Mortgage companies lost an average of $560 on every loan they originated last year, compared with the $50 per loan they lost in 2006, continuing a downward trend that began in 2004, according to the Mortgage Bankers Association’s annual cost study.
While loan origination and ancillary fees grew on a per-loan basis, they did not keep pace with increases in production operating expenses, which grew 7 percent to $3,663 per loan, the study found.
MBA’s 2008 Cost Study is based on 2007 income and expenses associated with the origination and servicing of one- to four-unit residential mortgage loans by mortgage banking companies. The study is based on a sample of 180 mortgage banking companies who originate and service loans.
Study highlights include:
- Overall, the average firm in the Cost Study sample posted pre-tax net financial income of $0.9 million in 2007, compared with $6.4 million in 2006.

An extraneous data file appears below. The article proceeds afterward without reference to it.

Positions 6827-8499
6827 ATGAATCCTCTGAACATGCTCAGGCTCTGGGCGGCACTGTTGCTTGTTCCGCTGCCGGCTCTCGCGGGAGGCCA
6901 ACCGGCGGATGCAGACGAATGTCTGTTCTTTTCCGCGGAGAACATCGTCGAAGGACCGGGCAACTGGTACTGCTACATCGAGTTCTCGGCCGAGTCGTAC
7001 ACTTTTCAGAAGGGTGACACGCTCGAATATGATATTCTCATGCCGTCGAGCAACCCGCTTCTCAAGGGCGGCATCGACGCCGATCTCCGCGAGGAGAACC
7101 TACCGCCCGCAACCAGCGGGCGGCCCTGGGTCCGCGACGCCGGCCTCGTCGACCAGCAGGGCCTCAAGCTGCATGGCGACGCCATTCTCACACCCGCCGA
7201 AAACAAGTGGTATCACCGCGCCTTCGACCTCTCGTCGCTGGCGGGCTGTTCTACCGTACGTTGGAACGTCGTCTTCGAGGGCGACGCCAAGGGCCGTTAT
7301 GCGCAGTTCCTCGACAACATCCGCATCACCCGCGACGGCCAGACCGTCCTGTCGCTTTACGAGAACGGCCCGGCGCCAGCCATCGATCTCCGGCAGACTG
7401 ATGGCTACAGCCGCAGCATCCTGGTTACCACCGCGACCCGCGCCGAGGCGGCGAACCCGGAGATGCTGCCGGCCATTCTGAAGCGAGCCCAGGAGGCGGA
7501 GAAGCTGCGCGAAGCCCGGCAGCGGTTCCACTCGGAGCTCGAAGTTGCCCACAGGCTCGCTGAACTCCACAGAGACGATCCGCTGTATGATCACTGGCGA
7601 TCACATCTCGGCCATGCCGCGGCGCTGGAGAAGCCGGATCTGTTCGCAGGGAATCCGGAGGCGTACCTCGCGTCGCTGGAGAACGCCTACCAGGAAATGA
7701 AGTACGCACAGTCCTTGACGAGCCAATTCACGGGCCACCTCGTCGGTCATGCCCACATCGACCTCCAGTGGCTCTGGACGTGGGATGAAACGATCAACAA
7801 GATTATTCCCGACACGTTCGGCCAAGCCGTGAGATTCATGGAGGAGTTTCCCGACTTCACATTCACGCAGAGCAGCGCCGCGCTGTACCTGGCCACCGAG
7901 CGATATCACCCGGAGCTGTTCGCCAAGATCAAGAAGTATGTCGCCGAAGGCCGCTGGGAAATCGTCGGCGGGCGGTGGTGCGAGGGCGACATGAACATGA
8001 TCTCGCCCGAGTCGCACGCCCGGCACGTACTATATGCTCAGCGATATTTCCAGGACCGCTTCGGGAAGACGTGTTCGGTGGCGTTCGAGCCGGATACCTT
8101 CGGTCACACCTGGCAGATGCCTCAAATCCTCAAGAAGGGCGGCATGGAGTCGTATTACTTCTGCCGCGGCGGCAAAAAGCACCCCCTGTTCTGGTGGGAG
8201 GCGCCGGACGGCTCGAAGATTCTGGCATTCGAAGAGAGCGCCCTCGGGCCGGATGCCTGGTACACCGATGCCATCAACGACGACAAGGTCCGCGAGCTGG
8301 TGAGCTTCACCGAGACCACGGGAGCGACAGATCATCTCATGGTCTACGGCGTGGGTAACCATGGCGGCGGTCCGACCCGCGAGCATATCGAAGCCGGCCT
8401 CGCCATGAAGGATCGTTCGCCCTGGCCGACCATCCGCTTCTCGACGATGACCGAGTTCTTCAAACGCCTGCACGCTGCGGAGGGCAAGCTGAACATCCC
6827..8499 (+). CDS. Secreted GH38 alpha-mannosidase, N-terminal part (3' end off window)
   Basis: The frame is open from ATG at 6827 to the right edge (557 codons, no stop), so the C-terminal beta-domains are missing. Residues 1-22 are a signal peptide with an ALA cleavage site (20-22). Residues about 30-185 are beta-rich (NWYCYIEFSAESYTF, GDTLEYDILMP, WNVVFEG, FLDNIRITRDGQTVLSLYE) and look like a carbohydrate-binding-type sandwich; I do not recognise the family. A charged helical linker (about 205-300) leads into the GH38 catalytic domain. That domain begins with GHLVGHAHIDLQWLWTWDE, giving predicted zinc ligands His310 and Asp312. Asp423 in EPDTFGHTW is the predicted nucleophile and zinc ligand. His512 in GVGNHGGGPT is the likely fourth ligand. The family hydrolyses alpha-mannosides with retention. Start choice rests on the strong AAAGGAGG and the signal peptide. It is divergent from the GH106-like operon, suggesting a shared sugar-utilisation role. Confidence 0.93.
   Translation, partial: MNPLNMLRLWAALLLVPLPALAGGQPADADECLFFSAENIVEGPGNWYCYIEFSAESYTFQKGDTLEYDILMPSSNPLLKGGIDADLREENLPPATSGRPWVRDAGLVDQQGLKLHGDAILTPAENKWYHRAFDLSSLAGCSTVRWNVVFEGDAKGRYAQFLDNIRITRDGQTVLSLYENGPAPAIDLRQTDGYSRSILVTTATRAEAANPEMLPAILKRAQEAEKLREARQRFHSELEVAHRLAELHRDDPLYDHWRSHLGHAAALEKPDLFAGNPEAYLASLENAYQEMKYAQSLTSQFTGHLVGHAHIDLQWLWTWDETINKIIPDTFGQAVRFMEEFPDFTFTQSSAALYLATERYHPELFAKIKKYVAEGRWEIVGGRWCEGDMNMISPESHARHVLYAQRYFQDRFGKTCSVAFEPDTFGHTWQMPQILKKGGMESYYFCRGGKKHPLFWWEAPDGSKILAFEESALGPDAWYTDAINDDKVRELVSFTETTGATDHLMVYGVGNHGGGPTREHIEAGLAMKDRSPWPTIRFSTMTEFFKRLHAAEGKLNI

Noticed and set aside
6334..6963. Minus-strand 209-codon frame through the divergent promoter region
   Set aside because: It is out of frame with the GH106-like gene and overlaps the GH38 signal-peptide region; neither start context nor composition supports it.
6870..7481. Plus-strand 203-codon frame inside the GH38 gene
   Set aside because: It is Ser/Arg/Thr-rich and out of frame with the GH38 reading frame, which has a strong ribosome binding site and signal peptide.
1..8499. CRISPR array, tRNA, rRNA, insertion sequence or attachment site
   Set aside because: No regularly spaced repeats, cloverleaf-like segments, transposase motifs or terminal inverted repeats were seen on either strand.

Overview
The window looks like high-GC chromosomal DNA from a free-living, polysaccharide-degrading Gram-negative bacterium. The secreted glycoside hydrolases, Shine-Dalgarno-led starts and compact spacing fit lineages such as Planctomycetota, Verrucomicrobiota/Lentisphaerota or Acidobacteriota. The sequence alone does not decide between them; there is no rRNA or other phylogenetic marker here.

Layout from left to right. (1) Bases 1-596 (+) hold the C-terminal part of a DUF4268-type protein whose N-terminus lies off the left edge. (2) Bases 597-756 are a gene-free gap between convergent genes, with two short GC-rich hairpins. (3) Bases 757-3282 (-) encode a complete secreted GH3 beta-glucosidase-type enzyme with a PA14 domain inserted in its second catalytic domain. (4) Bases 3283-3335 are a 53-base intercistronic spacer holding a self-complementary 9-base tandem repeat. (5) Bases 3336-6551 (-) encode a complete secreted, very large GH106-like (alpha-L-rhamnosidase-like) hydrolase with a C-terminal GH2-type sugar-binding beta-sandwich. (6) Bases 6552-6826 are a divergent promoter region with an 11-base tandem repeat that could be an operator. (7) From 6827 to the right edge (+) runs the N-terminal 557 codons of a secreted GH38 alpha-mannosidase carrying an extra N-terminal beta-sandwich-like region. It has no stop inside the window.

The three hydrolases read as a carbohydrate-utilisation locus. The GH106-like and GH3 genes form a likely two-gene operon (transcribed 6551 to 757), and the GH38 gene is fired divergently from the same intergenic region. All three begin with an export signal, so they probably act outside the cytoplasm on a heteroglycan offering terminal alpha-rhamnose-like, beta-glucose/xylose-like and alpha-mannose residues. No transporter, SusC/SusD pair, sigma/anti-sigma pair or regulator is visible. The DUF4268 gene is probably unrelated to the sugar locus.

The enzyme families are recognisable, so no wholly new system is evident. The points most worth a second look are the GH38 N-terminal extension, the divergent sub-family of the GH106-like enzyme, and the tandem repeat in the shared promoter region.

- On a per-loan basis, the "net cost to originate" was $2,655 in 2007, compared with $2,476 in 2006. The "net cost to originate" includes all origination operating costs and commissions minus all fee income, but excludes secondary marketing gains, capitalized servicing, servicing released premiums and warehouse interest spread.
- Retail sales productivity averaged 57 loans per loan officer in 2007, compared with 62 loans per loan officer in 2006.
- The smaller loan servicers continued to struggle operationally, with direct costs to service that averaged more than three times higher than the largest servicers.
What’s your opinion? Leave your comments below or send a letter to the editor.